Etymology
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perch (n.1)

"rod or pole on which a bird alights and rests," late 13c., originally only "a pole, rod, stick, stake," from Old French perche "unit of linear measurement" (5.5 yards), also "measuring rod, pole, bar" used to measure this length (13c.), from Latin pertica "pole, long staff, measuring rod," which is related to Oscan perek "pole," Umbrian perkaf "twigs, rods." Meaning "a bar fixed horizontally for a hawk or tame bird to rest on" is attested from late 14c.; this led to the general sense of "any thing that any bird alights or rests on" (late 15c.). Figurative sense of "an elevated or secure position" is recorded from 1520s.

perch (n.2)

common spiny-finned freshwater fish, c. 1300, perche, from Old French perche, from Latin perca "perch," from Greek perkē "a perch," from perknos "spotted, having dark spots," from PIE root *perk- "speckled, spotted" (source also of Sanskrit prsnih "speckled, variegated;" Greek perkazein "to become dark"), typically in names of animals; compare Middle Irish erc, Welsh erch "spotted, dark red; salmon, trout," also "cow, lizard;" Old High German forhana, Old English forne "trout."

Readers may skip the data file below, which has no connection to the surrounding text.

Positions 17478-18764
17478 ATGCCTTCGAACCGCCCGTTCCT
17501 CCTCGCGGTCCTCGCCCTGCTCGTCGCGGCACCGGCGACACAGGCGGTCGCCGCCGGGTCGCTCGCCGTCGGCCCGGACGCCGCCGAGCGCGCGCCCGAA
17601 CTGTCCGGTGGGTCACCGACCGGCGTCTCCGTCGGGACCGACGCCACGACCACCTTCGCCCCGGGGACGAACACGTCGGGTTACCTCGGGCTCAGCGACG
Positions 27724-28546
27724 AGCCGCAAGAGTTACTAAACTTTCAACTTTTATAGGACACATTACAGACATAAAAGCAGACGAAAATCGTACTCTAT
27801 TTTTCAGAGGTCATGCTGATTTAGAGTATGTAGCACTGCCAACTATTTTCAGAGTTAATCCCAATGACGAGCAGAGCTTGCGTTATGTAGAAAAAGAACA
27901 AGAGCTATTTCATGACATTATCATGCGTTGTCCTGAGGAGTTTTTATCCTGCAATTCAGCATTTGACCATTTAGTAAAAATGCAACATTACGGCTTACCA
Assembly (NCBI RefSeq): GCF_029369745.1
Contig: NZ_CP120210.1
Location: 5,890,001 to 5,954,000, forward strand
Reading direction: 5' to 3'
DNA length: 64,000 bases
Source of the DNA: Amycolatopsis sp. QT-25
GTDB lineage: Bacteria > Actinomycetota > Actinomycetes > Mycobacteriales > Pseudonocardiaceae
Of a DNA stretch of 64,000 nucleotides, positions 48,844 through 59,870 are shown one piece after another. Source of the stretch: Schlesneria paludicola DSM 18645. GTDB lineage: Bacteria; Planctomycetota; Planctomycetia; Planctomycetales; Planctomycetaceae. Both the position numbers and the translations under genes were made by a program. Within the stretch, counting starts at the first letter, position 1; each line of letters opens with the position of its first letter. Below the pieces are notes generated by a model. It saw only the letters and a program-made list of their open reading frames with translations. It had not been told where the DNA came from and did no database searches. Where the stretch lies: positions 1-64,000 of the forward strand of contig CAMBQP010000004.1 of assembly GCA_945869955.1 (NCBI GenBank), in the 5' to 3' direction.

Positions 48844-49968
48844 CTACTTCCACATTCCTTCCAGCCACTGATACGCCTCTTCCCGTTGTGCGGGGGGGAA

perch (v.)

"to roost, to alight or settle on or as on a perch; to occupy some elevated position," late 14c., from Old French perchier "to sit on a perch" (of a bird), from perche (n.); see perch (n.1). Related: Perched; perching.

perch (n.3)

"measure of land equal to a square lineal perch" (usually 160 to the acre), late 14c., earlier "land-measuring rod" (c. 1300), from Old French perche "unit of linear measurement" (5.5 yards), also "measuring rod, pole, bar" used to measure this length (13c.), from Latin pertica "pole, long staff, measuring rod," which is related to Oscan perek "pole," Umbrian perkaf "twigs, rods." The same word as perch (n.1).

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Definitions of perch
1
perch (n.)
support consisting of a branch or rod that serves as a resting place (especially for a bird);
perch (n.)
a linear measure of 16.5 feet;
Synonyms: rod / pole
perch (n.)
a square rod of land;
Synonyms: rod / pole
perch (n.)
an elevated place serving as a seat;
perch (n.)
any of numerous fishes of America and Europe;
perch (n.)
spiny-finned freshwater food and game fishes;
perch (n.)
any of numerous spiny-finned fishes of various families of the order Perciformes;
2
perch (v.)
sit, as on a branch;
The birds perched high in the tree
Synonyms: roost / rest
perch (v.)
to come to rest, settle;
Synonyms: alight / light
perch (v.)
cause to perch or sit;
She perched her hat on her head
From wordnet.princeton.edu